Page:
EurekAlert! Science News,
November 19, 2018-
In recent years, more than a dozen states have passed laws limiting local governments’ ability to create food and nutrition policies and more than two dozen states previously enacted laws preventing obesity-related lawsuits against food businesses, finds a new analysis led by NYU College of Global Public Health. These laws are examples of preemption, a legal mechanism in which a higher level of government withdraws or limits the ability of a lower level of government to act on an issue.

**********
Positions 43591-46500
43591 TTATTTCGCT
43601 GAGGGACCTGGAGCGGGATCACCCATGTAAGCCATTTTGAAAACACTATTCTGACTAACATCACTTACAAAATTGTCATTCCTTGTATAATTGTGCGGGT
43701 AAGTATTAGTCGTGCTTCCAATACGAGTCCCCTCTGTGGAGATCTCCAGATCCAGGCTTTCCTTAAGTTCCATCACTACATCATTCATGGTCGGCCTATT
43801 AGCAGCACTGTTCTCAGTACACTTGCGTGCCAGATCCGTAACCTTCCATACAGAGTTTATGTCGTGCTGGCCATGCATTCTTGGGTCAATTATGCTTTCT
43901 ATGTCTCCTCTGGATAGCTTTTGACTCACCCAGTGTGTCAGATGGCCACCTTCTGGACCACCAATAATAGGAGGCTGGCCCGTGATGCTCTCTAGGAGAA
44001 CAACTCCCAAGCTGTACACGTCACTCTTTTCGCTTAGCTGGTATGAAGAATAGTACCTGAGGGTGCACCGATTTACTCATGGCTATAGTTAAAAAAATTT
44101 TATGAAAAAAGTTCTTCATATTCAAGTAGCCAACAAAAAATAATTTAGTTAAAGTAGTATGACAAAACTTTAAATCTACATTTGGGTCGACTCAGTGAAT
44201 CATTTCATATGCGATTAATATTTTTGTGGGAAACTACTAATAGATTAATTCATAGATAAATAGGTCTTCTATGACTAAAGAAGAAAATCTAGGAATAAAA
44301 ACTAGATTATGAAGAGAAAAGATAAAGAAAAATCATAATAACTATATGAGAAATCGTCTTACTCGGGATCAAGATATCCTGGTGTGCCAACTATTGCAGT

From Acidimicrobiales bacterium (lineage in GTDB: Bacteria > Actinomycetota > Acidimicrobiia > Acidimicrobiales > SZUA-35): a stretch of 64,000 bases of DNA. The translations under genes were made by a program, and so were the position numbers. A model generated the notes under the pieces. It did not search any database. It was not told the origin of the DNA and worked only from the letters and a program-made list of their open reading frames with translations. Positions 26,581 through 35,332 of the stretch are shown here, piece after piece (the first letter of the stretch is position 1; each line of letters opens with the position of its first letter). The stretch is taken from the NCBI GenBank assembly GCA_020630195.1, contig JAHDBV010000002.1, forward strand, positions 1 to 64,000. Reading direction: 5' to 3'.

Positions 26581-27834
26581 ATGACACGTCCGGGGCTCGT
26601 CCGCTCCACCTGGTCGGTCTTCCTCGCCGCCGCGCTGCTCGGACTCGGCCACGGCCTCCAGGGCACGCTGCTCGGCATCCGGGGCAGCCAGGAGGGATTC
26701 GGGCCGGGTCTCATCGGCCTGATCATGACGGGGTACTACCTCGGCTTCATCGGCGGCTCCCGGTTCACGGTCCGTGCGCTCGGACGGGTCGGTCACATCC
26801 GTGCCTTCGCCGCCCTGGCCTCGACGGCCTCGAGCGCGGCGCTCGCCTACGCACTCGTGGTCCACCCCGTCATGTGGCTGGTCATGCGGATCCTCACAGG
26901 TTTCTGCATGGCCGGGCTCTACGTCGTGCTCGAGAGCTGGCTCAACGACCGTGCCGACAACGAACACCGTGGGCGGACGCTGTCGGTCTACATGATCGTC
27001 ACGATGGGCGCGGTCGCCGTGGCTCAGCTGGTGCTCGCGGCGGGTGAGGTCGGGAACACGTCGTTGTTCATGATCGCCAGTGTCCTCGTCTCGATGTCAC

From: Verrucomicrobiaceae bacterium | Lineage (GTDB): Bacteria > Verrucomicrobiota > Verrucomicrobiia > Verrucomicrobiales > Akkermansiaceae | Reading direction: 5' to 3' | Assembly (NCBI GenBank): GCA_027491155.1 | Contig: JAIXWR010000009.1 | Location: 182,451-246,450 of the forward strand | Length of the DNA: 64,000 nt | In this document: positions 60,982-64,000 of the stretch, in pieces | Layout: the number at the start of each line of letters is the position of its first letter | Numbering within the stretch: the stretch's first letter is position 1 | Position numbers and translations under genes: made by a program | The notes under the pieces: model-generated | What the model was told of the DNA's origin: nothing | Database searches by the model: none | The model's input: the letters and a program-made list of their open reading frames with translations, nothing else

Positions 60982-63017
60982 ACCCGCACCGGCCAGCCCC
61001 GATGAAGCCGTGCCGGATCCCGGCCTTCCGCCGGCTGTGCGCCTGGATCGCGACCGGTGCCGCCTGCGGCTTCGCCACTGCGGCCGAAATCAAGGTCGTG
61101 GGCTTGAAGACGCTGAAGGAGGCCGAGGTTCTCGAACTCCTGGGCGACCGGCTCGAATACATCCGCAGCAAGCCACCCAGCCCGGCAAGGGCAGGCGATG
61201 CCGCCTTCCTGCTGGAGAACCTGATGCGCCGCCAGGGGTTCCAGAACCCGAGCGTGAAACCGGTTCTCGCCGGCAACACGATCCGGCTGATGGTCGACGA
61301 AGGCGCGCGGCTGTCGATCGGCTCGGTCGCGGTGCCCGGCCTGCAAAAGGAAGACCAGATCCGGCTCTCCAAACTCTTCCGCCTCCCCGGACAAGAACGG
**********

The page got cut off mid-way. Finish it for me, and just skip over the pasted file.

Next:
The study, published online in the American Journal of Preventive Medicine, is the first to track state preemption of local food and nutrition policies and litigation–and documents a growing, industry-influenced trend to thwart public health efforts. “Local governments are in a prime position to address public health issues, such as reducing health disparities, providing nutrition information and access to healthy food, and regulating the cost of unhealthy food. Unfortunately, state preemption hinders public health progress by impeding local food and nutrition policies and government-initiated litigation,” said Jennifer L. Pomeranz, assistant professor of public health policy and management at NYU College of Global Public Health and the study’s lead author.